Australia has the largest population of feral camels and the only herd of dromedary (one-humped) camels exhibiting wild behaviour in the world. In 2008, the number of feral camels was estimated to be more than one million, with the capability of doubling in number every 8 to 10 years. In 2013, this estimate was revised to a population of 600,000 prior to culling operations, and around 300,000 camels after culling, with an annual growth of 10% per year.
Impacts of feral camels
Impact on the environment
Although their impact on the environment is not as severe as some other pests introduced in Australia, camels ingest more than 80% of the plant species available. Degradation of the environment occurs when densities exceed two animals per square kilometre, which is presently the case throughout much of their range in the Northern Territory where they are confined to two main regions: the Simpson Desert and the western desert area of the Central Ranges, Great Sandy Desert and Tanami Desert. Some traditional food plants harvested by Aboriginal people in these areas are seriously affected by camel-browsing. While having soft-padded feet makes soil erosion less likely, they do destabilise dune crests, which can contribute to erosion. Feral camels do have a noticeable impact on salt lake ecosystems, and have been found to foul waterholes.
The National Feral Camel Action Plan (see below) cited the following environmental impacts: "broad landscape damage including damage to vegetation through foraging behaviour and trampling, suppression of recruitment of some plant species, selective browsing on rare and threatened flora, damage to wetlands through fouling, trampling and sedimentation, competition with native animals for food and shelter and loss of sequestered carbon in vegetation".
Impact on infrastructure
Camels can do significant damage to infrastructure such as taps, pumps, and toilets, as a means to obtain water, particularly in times of severe drought. They can smell water at a distance of up to five kilometres, and are even attracted by moisture condensed by air conditioners. They also damage stock fences and cattle watering points. These effects are felt particularly in Aboriginal and other remote communities where the costs of repairs are prohibitive.
Decaying bodies of camels that have been trampled by their herd in their search for water near human settlements can cause further problems.
The National Feral Camel Action Plan (see below) cited the following economic impacts: "direct control and management costs, damage to infrastructure (fences, yards, grazing lands, water sources), competition with cattle for food and water, cattle escapes due to fencing damage, destruction of bush tucker resources".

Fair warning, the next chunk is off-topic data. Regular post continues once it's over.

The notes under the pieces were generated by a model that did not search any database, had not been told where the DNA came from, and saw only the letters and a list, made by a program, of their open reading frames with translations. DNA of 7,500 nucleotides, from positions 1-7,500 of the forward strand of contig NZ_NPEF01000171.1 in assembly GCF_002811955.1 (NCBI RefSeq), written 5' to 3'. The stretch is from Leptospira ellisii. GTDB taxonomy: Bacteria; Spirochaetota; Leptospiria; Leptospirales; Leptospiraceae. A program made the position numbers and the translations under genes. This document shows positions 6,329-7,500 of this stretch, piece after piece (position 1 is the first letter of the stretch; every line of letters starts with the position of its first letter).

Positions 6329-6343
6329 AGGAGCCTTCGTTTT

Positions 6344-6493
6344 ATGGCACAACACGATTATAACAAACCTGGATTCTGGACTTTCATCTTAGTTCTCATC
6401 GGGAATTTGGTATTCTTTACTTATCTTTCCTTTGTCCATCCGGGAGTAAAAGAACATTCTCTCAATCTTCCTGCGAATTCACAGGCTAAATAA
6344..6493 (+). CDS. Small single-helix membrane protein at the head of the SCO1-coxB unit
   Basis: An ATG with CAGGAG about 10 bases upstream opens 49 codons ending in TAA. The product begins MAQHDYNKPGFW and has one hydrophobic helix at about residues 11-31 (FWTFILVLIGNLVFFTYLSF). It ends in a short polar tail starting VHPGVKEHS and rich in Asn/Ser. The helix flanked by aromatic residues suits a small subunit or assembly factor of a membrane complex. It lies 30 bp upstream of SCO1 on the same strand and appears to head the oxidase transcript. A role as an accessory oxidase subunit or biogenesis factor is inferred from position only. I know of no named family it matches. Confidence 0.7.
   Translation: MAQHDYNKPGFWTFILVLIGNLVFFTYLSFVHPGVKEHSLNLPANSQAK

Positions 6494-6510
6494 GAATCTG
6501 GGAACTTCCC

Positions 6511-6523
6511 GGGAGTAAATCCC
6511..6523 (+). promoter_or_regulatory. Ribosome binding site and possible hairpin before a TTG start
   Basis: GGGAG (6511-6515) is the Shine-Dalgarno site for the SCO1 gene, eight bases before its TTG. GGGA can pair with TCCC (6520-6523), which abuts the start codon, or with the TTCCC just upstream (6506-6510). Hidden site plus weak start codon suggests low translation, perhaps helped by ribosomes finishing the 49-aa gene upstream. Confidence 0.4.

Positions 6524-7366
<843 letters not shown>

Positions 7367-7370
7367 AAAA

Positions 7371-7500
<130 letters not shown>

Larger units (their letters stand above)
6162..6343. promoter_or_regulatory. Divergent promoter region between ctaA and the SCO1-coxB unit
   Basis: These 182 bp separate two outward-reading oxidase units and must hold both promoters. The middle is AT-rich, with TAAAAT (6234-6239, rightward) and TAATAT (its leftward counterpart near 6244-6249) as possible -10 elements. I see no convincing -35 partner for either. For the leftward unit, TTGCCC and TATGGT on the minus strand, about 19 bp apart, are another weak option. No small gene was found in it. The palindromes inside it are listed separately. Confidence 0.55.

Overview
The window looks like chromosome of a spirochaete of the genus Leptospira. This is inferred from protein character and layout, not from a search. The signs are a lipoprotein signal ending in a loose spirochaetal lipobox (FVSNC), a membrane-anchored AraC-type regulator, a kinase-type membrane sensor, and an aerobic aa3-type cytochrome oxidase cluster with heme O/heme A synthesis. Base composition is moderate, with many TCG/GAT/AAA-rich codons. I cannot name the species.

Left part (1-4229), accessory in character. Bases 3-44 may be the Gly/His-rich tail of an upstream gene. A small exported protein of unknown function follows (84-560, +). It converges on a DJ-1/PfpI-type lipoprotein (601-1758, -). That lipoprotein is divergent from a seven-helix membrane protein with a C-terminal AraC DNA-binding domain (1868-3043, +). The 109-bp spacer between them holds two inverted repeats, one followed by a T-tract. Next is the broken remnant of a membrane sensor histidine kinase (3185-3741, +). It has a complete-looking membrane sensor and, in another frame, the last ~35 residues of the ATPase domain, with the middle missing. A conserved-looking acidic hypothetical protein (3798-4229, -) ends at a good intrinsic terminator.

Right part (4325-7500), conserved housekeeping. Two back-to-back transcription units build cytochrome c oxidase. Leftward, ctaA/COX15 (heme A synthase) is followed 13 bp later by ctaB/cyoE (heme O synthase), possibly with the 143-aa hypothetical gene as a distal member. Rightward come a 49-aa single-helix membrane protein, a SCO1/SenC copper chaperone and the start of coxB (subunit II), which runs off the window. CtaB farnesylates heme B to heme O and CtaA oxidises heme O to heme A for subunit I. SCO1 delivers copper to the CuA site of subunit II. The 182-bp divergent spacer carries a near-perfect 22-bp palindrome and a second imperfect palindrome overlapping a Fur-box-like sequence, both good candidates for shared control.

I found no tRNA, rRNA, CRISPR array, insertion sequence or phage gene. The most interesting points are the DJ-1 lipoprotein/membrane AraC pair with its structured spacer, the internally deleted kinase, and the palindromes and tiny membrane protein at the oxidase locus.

The National Feral Camel Action Plan (see below) cited the following social impacts: "damage to culturally significant sites including religious sites, burial sites, ceremonial grounds, water places (e.g. water holes, rockholes, soaks, springs), places of birth, places (including trees) where spirits of dead people are said to dwell and resource points (food, ochre, flints), destruction of bush tucker resources, changes in patterns of exploitation and customary use of country and loss of opportunities to teach younger generations, reduction of people’s enjoyment of natural areas, interference with native animals or hunting of native animals, creation of dangerous driving conditions, cause of general nuisance in residential areas, cause of safety concerns to do with feral camels on airstrips, damage to outstations, damage to community infrastructure, community costs associated with traffic accidents".
Northern Territory cull, 2009
Drought conditions in Australia during the first decade of the 21st century (the "Millennium drought") were particularly harsh, leading to thousands of camels dying of thirst in the outback. The problem of invading camels searching for water became great enough for the Northern Territory Government to plan to eradicate as many as 6,000 camels that had become a nuisance in the community of Docker River, 500km south west of Alice Springs in the Northern Territory, where the camels were causing severe damage in their search for food and water. The planned cull was reported internationally and drew a strong reaction.
National Feral Camel Action Plan, 2009–2013
The Australian Feral Camel Management Project (AFCMP) was established in 2009 and ran until 2013. It was managed by Ninti One Limited in Alice Springs funded with A$19 million from the Australian Government. It aimed to work with landholders to build their capacity to manage feral camels while reducing impacts at key environmental and cultural sites. The project was expected to be completed by June 2013 but received a six-month extension. It was completed A$4 million under budget.